Location: Soil Drainage ResearchTitle: Edge-of-field evaluation of the Ohio phosphorus risk index Author
|Labarge, Greg - The Ohio State University|
|Confessor, Rem - Heidelberg University, Ohio|
|Fausey, Norman - Norm|
Submitted to: Journal of Environmental Quality
Publication Type: Peer Reviewed Journal
Publication Acceptance Date: 8/2/2016
Publication Date: 9/15/2016
Citation: Williams, M.R., King, K.W., Labarge, G., Confessor, R., Fausey, N.R. 2016. Edge-of-field evaluation of the Ohio phosphorus risk index. Journal of Environmental Quality. doi:10.2134/jeq2016.05.0198.
Interpretive Summary: The Ohio Phosphorus (P) Index was developed in the mid-1990s to help producers manage P and minimize the environmental impacts associated with P loss. However, the Ohio P Index has yet to be evaluated using edge-of-field data. In this study, measured P loads in surface runoff and tile discharge from 40 agricultural fields in Ohio with prevailing management practices were used to test and evaluate the Ohio P Index. Results of the study suggest that the Ohio P Index could adequately predict the risk of annual P loss from monitored fields. The Ohio P Index, however, was much better at predicting the average risk (2-5 years; 1-2 crop rotations) of P loss compared to annual values. To improve the Ohio P Index, the risk categories (low, medium, high, and very high) and management recommendations need to be revised. In addition, new factors, such as tile drainage and P application timing, should be added to the Ohio P Index to increase its ability to predict the risk of P loss from a field.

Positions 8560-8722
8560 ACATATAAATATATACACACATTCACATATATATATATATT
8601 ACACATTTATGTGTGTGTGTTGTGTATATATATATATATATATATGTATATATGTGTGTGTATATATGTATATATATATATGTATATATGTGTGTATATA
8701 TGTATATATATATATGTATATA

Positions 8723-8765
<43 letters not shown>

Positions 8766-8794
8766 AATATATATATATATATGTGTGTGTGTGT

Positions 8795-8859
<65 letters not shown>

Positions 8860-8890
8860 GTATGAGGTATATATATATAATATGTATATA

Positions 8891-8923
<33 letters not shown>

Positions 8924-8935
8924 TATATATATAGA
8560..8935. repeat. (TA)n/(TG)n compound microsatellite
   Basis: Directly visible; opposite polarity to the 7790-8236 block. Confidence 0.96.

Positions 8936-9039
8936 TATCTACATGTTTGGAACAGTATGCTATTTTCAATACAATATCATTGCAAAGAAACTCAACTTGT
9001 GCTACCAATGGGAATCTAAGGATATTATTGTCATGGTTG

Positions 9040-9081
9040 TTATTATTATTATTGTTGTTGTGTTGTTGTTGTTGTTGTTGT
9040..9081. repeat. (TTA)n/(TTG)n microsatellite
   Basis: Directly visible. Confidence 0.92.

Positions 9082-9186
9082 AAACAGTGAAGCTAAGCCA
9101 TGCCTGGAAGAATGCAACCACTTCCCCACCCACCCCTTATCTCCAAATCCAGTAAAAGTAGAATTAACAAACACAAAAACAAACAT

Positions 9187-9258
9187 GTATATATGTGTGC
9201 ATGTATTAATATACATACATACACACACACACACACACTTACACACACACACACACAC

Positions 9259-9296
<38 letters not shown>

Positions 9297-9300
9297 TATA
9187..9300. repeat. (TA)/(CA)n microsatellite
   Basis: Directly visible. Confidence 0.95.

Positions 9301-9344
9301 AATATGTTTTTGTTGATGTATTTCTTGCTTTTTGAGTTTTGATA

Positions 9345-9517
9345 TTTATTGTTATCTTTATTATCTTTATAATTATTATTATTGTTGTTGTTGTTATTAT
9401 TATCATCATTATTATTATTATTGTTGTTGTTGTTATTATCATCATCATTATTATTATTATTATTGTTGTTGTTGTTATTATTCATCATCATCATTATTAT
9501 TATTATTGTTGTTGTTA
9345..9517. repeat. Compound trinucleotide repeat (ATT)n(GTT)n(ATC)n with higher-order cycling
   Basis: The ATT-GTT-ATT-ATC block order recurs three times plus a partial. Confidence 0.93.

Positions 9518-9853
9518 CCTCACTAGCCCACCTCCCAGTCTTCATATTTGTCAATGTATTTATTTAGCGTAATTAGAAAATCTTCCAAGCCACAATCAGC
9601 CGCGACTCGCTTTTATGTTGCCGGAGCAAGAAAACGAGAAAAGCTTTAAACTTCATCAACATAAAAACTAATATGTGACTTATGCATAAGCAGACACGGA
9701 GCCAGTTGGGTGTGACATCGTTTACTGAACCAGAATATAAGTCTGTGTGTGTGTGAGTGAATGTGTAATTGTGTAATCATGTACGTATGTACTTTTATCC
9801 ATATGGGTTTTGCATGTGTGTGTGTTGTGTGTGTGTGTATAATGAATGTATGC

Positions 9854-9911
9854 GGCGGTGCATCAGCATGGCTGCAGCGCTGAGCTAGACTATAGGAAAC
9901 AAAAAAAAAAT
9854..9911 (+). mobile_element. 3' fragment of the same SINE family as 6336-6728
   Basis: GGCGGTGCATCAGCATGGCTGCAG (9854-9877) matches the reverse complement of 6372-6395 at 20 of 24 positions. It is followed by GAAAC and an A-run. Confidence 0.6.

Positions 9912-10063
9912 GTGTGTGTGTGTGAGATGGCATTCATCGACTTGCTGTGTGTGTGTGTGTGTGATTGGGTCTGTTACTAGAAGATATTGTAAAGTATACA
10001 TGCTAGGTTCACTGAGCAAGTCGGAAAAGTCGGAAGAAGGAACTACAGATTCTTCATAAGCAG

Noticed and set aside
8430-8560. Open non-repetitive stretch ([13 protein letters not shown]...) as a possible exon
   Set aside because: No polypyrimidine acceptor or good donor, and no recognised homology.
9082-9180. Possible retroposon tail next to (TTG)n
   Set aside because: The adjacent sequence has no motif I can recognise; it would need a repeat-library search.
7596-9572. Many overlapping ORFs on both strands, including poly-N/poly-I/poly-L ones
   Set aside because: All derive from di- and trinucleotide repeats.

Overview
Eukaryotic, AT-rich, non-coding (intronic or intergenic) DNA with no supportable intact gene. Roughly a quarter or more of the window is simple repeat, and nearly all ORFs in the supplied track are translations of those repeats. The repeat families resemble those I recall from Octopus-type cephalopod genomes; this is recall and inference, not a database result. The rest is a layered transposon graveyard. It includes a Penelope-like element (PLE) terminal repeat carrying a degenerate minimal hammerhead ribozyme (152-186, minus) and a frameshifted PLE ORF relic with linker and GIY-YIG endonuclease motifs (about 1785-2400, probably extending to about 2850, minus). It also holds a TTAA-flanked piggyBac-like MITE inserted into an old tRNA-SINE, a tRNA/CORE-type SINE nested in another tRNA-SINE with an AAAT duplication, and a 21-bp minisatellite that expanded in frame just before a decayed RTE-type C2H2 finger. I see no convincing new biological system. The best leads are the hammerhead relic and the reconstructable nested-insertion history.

Technical Abstract: The Phosphorus Index (PI) has been the cornerstone for phosphorus (P)-based management and planning over the past twenty years; yet, field-scale evaluation of many state PIs has been limited. In this study, measured P loads in surface runoff and tile discharge from 40 agricultural fields in Ohio with prevailing management practices were used to evaluate the Ohio PI. Annual P loads were highly variable among fields (dissolved reactive P (DRP): 0.03-4.51 kg ha-1; total P (TP): 0.03-6.88 kg ha-1). Both measured annual DRP (R2=0.36; p<0.001) and TP (R2=0.25; p<0.001) loads were significantly related to Ohio PI score. The relationship between measured load and PI score substantially improved when averaged field values were used (DRP: R2=0.71; TP: R2=0.73), indicating that the Ohio PI should be utilized to evaluate average risk of P loss rather than be used as an annual risk tool. Comparison between the Ohio PI and other established local and national metrics resulted in large differences in potential P management recommendations for the monitored fields. In the near-term, revision of Ohio PI risk categories and management recommendations using local P loading thresholds is needed. To meet the minimum criteria for state PI tools, future research efforts should focus on using measured field data to 1) incorporate new input factors (i.e., P application timing, leaching potential) into the Ohio PI; and 2) calibrate and validate the Ohio PI to provide better P risk assessments and management recommendations.